HC Deb 05 August 1975 vol 897 cc119-21W
Mr. Horam

asked the Secretary of State for the Environment whether he will make a statement on the finances of the National Bus Company.

Dr. Gilbert

Yes. In October last year the Chairman of the National Bus Company reported to my predecessor on the financial difficulties facing the company. In the event the company's loss on revenue account for 1974 was £12.3 million.

On 17th March my right hon. Friend told the House, in answer to a Question from the hon. Member for Hertfordshire, South-West (Mr. Dodsworth) that the National Bus Company and my Department were reviewing the company's longer-term prospects.

I have now considered the results of this study. It predicts that there will be a further loss on revenue account in 1975. Since the NBC is required by statute to break even, taking one year with another, its options are to seek additional revenue through increases in fares; to obtain additional financial support from the county councils; to cut services; or to secure some combination of these.

The NBC told me that its subsidiary companies are already seeking from the traffic commissioners the highest fare increases they consider feasible. They expect local authorities' payments in 1975–76 to provide only a third of what is needed to maintain services at about their present level. The company has already decided, for reasons of normal management economy, on cuts of about 9 million miles over routes throughout the country. Without increased local authority grants, however, the NBC would need to make further service cuts totalling over 40 million miles, with some consequential redundancy.

Local authority grants to public transport within levels of expenditure accepted by the Government are eligible for Transport Supplementary Grant (TSG). Over 90 per cent. of such expenditure this year is in the major conurbations. Over the next three years the Government's policy is to see the overall total of such spending greatly reduce, but a larger share of it going to assist public transport outside the major urban areas. This policy will be reflected in the distribution of Transport Supplementary Grant for 1976–77.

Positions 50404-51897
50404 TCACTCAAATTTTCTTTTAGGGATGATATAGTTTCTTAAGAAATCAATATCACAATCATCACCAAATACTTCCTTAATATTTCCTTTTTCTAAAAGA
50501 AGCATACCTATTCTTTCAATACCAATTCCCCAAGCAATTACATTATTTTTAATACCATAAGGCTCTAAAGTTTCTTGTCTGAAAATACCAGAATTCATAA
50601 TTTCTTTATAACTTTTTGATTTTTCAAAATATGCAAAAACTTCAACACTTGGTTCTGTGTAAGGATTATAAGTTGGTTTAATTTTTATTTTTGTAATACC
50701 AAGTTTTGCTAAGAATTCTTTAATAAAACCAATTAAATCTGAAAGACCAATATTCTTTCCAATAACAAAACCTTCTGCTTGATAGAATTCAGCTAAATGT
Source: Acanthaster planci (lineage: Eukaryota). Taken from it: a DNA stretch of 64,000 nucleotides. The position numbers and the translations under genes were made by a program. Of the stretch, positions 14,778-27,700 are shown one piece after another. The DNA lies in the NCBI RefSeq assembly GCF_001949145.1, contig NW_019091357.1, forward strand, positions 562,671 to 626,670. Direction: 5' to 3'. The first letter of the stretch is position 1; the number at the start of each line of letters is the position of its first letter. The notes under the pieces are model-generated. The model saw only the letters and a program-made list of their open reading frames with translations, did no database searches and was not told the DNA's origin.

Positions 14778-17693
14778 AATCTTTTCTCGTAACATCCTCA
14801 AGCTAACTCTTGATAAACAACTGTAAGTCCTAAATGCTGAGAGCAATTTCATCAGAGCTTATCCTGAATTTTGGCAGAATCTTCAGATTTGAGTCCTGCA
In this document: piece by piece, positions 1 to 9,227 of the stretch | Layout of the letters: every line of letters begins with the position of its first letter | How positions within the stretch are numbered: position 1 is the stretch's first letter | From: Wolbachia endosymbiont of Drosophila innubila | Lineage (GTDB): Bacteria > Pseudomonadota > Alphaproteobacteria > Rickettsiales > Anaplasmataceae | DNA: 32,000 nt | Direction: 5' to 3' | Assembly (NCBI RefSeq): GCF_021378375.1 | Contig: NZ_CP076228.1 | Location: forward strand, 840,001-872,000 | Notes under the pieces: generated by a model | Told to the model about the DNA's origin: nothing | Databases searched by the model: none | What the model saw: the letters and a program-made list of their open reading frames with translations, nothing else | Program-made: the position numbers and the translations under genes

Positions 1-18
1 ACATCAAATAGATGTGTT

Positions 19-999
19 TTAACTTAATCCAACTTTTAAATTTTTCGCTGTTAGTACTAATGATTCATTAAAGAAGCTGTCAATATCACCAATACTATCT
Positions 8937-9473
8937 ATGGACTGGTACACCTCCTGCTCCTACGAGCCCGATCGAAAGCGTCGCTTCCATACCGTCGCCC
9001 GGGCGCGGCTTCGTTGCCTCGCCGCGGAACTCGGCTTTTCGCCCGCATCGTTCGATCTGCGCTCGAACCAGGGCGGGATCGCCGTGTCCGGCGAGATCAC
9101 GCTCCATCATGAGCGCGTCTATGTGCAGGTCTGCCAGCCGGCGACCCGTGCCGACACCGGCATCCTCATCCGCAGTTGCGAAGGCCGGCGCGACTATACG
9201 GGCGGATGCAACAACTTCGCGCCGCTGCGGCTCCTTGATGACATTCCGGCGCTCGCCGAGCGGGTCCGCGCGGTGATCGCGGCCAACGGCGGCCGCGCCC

Decisions on the allocation of TSG for 1975–76 were made last December and cannot now be altered. Pending decisions by local authorities about the services they wish to support next year, the Government have therefore agreed that the NBC may continue to draw on the National Loans Fund this year, as it did in the last financial year, in the expectation that the NBC will return to viability.

I hope that this, together with the local authority support already being negotiated for 1975–76, will enable the company to suspend action on major cuts on services while the counties review, in the light of this statement, the levels of support they have included in the transport policies and programmes submitted to me in July. If authorities wish to revise these levels, after any necessary discussions with the NBC subsidiaries, the Department and the Welsh Office will consider revisions to this element in the transport policies and programmes up to the end of September. Thereafter, if a county has decided not to support particular loss-making services, it must be assumed that these will be cut.

I shall be reviewing the position with the NBC Chairman later in the year.

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